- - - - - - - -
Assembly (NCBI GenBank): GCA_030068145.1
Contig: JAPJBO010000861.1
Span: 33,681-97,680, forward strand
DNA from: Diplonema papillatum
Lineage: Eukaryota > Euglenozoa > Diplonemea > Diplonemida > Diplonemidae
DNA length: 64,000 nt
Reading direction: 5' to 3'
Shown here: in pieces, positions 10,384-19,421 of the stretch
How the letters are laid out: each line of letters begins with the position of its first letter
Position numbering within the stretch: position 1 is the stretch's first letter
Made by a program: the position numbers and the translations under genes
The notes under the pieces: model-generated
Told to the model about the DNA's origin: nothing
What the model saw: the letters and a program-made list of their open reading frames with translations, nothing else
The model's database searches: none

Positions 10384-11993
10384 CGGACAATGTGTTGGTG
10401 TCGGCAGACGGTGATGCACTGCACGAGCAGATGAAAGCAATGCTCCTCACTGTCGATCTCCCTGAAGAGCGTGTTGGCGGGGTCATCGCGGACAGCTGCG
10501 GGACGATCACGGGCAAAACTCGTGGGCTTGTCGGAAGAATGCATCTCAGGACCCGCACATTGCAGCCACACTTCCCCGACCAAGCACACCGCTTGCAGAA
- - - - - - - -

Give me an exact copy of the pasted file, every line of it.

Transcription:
Assembly (NCBI GenBank): GCA_030068145.1
Contig: JAPJBO010000861.1
Span: 33,681-97,680, forward strand
DNA from: Diplonema papillatum
Lineage: Eukaryota > Euglenozoa > Diplonemea > Diplonemida > Diplonemidae
DNA length: 64,000 nt
Reading direction: 5' to 3'
Shown here: in pieces, positions 10,384-19,421 of the stretch
How the letters are laid out: each line of letters begins with the position of its first letter
Position numbering within the stretch: position 1 is the stretch's first letter
Made by a program: the position numbers and the translations under genes
The notes under the pieces: model-generated
Told to the model about the DNA's origin: nothing
What the model saw: the letters and a program-made list of their open reading frames with translations, nothing else
The model's database searches: none

Positions 10384-11993
10384 CGGACAATGTGTTGGTG
10401 TCGGCAGACGGTGATGCACTGCACGAGCAGATGAAAGCAATGCTCCTCACTGTCGATCTCCCTGAAGAGCGTGTTGGCGGGGTCATCGCGGACAGCTGCG
10501 GGACGATCACGGGCAAAACTCGTGGGCTTGTCGGAAGAATGCATCTCAGGACCCGCACATTGCAGCCACACTTCCCCGACCAAGCACACCGCTTGCAGAA